On the topic of great intros, what can go wrong with a blues-tinged harmonica one and the answer is nothing as evidenced by the title track ‘Sweet Surrender’. Sounding very much like Allison Moorer at her finest (and that’s high praise from this pen), the track oozes with a streak of southern charm that could have evolved from any point from Nashville, Tennessee to New Orleans, Louisiana, but remains firmly entrenched in Manchester, UK. Alongside Ms. Moorer, the other contemporary vocalist who springs to mind when listening to Lauren is Jennifer Nettles, obviously minus the extreme southern twang, but with equal passion and fervour. ‘It Ain’t About You’ with its archetypical country theme of family disharmony is the song which probably best emphasises this comparison.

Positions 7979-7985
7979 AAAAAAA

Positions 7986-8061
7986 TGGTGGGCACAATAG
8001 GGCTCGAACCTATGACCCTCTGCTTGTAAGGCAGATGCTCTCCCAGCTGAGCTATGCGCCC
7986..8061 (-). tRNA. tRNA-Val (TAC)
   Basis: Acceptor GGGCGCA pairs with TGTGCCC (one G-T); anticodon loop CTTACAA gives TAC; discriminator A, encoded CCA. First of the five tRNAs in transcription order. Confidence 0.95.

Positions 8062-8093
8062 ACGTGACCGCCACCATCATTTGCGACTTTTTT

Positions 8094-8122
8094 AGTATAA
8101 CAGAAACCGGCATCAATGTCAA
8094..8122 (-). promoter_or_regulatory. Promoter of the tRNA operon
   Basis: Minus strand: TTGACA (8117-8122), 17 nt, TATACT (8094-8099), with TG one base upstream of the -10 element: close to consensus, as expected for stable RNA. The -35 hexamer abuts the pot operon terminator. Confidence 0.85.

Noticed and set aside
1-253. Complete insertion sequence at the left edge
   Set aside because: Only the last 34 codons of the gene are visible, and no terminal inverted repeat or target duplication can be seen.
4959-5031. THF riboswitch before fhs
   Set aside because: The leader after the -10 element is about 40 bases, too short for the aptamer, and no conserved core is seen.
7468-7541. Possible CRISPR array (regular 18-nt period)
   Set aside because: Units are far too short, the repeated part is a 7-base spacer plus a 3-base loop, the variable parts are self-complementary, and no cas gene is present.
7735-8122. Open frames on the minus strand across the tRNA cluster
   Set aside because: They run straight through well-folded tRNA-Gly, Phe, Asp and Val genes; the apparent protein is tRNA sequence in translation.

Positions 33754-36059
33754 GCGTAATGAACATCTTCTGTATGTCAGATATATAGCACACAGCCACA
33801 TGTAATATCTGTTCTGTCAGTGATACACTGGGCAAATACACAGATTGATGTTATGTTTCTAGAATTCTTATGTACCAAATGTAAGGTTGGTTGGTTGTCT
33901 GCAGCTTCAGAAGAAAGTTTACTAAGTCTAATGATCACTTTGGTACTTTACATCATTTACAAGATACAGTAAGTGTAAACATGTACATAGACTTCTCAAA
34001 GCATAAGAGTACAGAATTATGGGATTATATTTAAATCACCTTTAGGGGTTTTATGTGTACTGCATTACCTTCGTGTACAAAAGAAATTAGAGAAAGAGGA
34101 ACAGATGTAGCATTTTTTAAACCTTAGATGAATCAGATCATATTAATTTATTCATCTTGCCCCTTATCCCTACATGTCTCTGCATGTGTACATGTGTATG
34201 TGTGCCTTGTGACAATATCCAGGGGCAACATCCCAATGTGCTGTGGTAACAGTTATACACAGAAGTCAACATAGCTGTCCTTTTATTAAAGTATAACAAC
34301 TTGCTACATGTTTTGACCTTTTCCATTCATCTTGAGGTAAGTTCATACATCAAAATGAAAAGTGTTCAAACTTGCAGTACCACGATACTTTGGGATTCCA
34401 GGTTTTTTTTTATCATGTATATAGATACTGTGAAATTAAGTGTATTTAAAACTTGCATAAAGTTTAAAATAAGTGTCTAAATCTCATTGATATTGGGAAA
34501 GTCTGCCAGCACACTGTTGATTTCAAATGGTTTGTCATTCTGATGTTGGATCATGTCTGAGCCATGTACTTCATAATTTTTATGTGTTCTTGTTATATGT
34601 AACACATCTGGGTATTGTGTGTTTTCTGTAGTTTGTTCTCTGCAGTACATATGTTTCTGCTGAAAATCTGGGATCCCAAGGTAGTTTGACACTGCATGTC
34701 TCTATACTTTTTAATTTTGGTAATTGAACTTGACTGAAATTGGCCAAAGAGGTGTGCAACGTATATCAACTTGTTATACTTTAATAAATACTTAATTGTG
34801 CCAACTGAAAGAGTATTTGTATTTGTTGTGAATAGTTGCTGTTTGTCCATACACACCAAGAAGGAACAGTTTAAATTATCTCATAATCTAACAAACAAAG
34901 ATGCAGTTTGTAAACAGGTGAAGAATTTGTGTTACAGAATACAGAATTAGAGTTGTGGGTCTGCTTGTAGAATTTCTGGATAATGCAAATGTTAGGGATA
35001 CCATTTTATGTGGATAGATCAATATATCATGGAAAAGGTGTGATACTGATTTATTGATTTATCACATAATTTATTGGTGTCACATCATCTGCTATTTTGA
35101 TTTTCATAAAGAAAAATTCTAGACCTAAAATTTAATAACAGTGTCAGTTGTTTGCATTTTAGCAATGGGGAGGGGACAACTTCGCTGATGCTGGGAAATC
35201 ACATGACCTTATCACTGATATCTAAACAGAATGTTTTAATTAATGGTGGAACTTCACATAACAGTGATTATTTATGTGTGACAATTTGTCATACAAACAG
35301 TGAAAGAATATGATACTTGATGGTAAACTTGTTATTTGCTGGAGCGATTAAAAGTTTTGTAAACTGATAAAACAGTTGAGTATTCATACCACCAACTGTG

You can take your pick whether you prefer the upbeat or the ballad version of Lauren with the latter style being supported with a quartet of fine songs headed by another challenger to the best track mantle. ‘When Autumn Came’ is that killer classic sad song and the one where Hillman adds the steel as well as displaying the traits of a well written number in terms of lyrical make up. ‘Face the World’ is in true tear jerker mode where the steel merges extremely well with electric guitar. ‘If You Were Mine’ and the painstakingly heartfelt ballad ‘Show Me What Love is’ complete this quartet with the former being the most tender of the four.